1.DYSON– Dyson’s Malaysian supplier ATA IMS Bhd will work with the national human rights institution to improve its environmental, labour and social and governance (ESG) practices, the parts maker said on Monday.
The electronics manufacturing services company said it will work with the Human Rights Commission of Malaysia, known locally as Suhakam, after Dyson, the company’s largest customer, cut ties with ATA after an audit of its labour practices and allegations by a whistleblower.
The British home appliance maker’s contract with ATA ends on June 1.
ATA said on Dec. 7 it had found instances of staff working excessive overtime and had taken action against a manager who coached employees for a labour audit.
ATA said Suhakam had visited its facilities on Sept. 27 to verify allegations of forced labour reported by media outlets, and provided feedback for improvement for the company’s consideration.
It did not say what the feedback was but said it has implemented additional grievance channels for workers, terminated an agent that charged workers recruitment fees and improved communication issues at the company clinic treating workers.
Suhakam confirmed that it will be working with ATA to improve their practices.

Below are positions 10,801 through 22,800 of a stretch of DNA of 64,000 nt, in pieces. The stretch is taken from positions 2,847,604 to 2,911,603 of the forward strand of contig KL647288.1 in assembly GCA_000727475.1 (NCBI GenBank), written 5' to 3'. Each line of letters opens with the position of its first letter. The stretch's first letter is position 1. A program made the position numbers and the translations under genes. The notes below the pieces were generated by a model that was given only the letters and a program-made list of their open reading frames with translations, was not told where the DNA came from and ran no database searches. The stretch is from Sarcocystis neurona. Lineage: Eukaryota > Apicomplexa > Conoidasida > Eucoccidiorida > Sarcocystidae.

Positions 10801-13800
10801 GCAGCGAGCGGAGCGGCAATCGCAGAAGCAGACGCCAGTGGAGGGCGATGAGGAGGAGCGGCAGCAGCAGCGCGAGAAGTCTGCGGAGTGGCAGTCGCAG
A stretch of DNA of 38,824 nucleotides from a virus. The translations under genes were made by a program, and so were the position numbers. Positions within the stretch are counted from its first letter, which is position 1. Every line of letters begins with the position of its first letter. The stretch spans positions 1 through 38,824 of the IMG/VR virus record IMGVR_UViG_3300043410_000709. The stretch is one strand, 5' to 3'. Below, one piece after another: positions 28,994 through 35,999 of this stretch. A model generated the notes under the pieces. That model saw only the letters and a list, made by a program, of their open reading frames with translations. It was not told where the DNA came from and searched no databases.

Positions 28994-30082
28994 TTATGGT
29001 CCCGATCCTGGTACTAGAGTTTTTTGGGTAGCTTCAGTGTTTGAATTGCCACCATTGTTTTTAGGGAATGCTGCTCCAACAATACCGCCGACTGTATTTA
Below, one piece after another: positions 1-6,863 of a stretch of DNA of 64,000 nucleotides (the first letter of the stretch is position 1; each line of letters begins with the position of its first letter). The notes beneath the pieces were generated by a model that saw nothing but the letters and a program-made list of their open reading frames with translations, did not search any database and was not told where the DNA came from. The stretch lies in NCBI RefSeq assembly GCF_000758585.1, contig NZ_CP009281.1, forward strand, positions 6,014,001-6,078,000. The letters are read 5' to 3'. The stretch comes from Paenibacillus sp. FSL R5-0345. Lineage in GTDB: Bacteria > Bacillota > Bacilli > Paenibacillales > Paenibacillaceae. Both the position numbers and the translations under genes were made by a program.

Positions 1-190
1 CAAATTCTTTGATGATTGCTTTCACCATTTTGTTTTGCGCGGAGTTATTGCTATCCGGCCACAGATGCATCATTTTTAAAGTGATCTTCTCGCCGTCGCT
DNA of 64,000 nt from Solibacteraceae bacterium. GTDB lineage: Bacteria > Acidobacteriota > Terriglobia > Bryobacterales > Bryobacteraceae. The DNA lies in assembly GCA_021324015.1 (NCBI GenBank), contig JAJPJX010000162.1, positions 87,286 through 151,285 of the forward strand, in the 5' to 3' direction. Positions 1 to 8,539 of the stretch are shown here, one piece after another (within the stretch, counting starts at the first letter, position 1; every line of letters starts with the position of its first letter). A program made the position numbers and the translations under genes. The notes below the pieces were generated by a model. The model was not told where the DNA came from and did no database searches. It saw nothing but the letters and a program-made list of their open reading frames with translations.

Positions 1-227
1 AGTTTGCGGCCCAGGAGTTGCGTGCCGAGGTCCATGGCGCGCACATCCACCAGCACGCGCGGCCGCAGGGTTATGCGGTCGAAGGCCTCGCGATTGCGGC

2.TESLA: Tesla stock stock jumped 6.8% in Monday’s pre-market trading after beating Q4 delivery estimates, while stocks and ADRs of Chinese rivals gained as well as their latest sales numbers reflected strong demand for EVs (electric vehicles).
Tesla delivered 308,600 vehicles in the fourth quarter, much higher than analysts’ forecasts of 263,026 vehicles.
October-December deliveries were up about 70% from a year earlier and nearly 30% higher from record deliveries of the prior quarter.
For the full year, the company produced 930,422 units while delivering 936,172 vehicles.
The volumes are noteworthy as they come at a time when the automobile industry has been beset with severe supply issues, particularly those of semiconductors. Tesla’s ability to overcome the shortages and service the demand has also received praise from investors, boosting the share price.
Rivals from China were gainers in the pre-market too. Xpeng stock was up 2.9% while Nio ADRs rose 2.3%. Li Auto gained 2.6%.
XPeng’s total deliveries for the fourth quarter reached 41,751 units, a 222% increase year-over-year. The company said its P5 smart family sedans have a “solid order backlog”.
Smaller rival Nio delivered a record 25,034 vehicles in the three months ended December, an increase of over 44% year-over-year. It said it expects to begin the delivery of the ET7, a flagship premium smart electric sedan, in March.
Li Auto delivered 35,221 vehicles in the December quarter, up over 143% year over year.
3.EVERGRANDE:- China Evergrande Group shares have been suspended from trading on Monday pending the release of “inside information”, the embattled property developer said without elaborating.
Evergrande, the world’s most indebted developer, is struggling to repay more than $300 billion in liabilities, including nearly $20 billion of international market bonds that were deemed to be in cross-default by ratings firms last month after it missed payments.